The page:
Statewide bankruptcies fell for the fourth time in five months and sank to the lowest total for any May in 15 years thanks to an improving economy that saw more people return to work.
The 100 cases in May were down 10.7% from 112 in the year-ago period, according to new data released by the U.S. Bankruptcy Court, District of Hawaii. It was the fewest number of cases for any May since there were 93 in 2006.
Through the first five months of 2021, bankruptcies are down 11.2% to 554 from 624 in the year-ago period as they stay on pace to decline for the second year in a row.
The 19.3% spike in April appears to have been an anomaly, according to Eugene Tian, chief economist for the state Department of Business, Economic Development and Tourism.
“It happened without a cause,” Tian said via email. “In May this year, tourism recovery accelerated. Visitor arrivals in May 2021 was about 74% of the May 2019 level, while April 2021 visitor arrivals recovery was about 57% of the April 2019 level. The improvement in May was significant. If looking at the U.S. visitors alone, we saw more U.S. visitors in May 2021 than in May 2019.”
The economy’s improvement also can be seen in the state’s declining unemployment rate, which plunged six-tenths of a percentage point to 8.5% in April as the state added 10,000 nonfarm payroll jobs.
But as domestic tourism recovers, international visitors coming to Hawaii are less than 1% of what they were two years ago.
”Those businesses and individuals that rely on international visitors may continue to wait,” Tian said. “The recovery of international tourism will be very slow until the end of the year.”
Tian said the state’s extension on the eviction moratorium will give renters and homeowners another 60 days before deciding whether they want to avoid eviction by filing bankruptcy.
“But I think the cases would not be many,” he said. “With the opening of our economy, lifting travel restrictions, and ARPA (American Rescue Plan Act) money from the federal government, I believe the bankruptcy filings will remain low during the rest of the year.”
Honolulu bankruptcy attorney Greg Dunn said he’s unsure what will happen during the remainder of 2021, but he “will take it as it comes.”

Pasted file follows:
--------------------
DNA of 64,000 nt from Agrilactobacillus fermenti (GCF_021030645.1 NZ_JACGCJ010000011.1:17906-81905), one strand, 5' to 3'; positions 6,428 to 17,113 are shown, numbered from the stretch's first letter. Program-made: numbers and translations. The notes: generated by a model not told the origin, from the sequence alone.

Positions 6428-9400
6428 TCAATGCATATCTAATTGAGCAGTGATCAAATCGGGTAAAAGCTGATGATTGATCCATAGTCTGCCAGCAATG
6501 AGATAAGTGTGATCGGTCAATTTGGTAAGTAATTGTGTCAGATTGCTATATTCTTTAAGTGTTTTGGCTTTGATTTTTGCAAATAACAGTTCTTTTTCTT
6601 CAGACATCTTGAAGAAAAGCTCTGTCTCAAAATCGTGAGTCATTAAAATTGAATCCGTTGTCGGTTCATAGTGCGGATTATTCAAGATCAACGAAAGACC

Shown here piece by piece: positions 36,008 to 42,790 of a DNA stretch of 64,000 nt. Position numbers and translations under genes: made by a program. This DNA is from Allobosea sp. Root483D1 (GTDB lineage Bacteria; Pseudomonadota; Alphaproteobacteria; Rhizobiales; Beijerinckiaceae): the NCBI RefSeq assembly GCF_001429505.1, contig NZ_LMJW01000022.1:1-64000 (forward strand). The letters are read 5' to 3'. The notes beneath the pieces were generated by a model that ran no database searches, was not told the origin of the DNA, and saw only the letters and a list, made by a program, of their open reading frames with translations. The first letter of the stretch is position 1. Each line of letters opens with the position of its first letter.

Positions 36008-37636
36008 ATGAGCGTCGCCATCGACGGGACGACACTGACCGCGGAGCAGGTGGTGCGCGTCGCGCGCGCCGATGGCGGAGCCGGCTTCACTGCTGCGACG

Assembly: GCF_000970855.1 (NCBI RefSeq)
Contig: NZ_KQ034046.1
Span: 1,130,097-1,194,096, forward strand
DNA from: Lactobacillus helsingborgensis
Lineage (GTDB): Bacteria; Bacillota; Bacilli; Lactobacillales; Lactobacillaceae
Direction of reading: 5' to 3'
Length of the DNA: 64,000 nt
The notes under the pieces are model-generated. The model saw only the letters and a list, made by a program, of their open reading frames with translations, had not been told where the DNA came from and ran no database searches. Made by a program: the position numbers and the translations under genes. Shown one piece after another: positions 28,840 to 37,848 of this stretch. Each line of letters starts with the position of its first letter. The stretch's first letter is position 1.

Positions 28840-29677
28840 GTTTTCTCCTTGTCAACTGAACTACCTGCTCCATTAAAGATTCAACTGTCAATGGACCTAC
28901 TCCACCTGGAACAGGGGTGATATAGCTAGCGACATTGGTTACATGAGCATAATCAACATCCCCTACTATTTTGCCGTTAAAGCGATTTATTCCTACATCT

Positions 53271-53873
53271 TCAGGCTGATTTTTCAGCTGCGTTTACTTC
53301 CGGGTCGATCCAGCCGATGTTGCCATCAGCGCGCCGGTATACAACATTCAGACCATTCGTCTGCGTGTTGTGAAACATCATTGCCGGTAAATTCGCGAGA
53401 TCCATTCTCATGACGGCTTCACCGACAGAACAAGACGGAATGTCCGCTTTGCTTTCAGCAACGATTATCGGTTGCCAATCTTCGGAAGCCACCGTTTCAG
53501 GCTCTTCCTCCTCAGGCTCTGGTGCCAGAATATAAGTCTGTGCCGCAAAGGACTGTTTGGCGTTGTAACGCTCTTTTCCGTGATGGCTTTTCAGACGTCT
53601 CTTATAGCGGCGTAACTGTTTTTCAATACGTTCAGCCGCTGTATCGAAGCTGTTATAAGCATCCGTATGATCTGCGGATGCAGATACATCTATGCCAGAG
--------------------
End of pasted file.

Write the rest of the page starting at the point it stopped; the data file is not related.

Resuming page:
He said in his own practice that bankruptcies in April rose 54% from the year-ago period but that he noticed a sharp decline in May.
“With the government assistance programs, people have been able to stay afloat like the 60-day extension of the home eviction moratorium,” Dunn said via email. “I have also noticed that unemployment benefits have also been extended for many, and the benefits are higher with the additional federal assistance, which may discourage people from wanting to go back to work if they have to take on a job that pays less then unemployment benefits. Jobs are beginning to open up and more people are going back to work, but there’s also been an accumulation of more debt since the pandemic which people will have to deal with soon.”
In May, Chapter 7 liquidation filings — the most common type of bankruptcy — decreased 13.6% to 76 from 88 in the year-earlier period.
Chapter 13 filings, which allow individuals with regular sources of income to set up plans to make installment payments to creditors over three to five years, rose 9.1% to 24 from 22.
There were no Chapter 11 filings last month, compared with two in the year- earlier period. Chapter 11 filings are primarily for business reorganization.
Around the state, bankruptcies were mixed in the four major counties last month. Honolulu County filings fell to 69 from 92, and Kauai County filings slipped to four from six. Hawaii County filings rose to six from four, and Maui County filings increased to 21 from 10.
Bankruptcy filings in May fell from a year ago.
2021 2020 PCT. CHANGE
Chapter 7 76 88 -13.6%
Chapter 11 0 2 —
Chapter 13 24 22 9.1%
Individuals with regular sources of income set up plans to pay creditors over time
Total 100 112 -10.7%
Source: U.S. Bankruptcy Court, District of Hawaii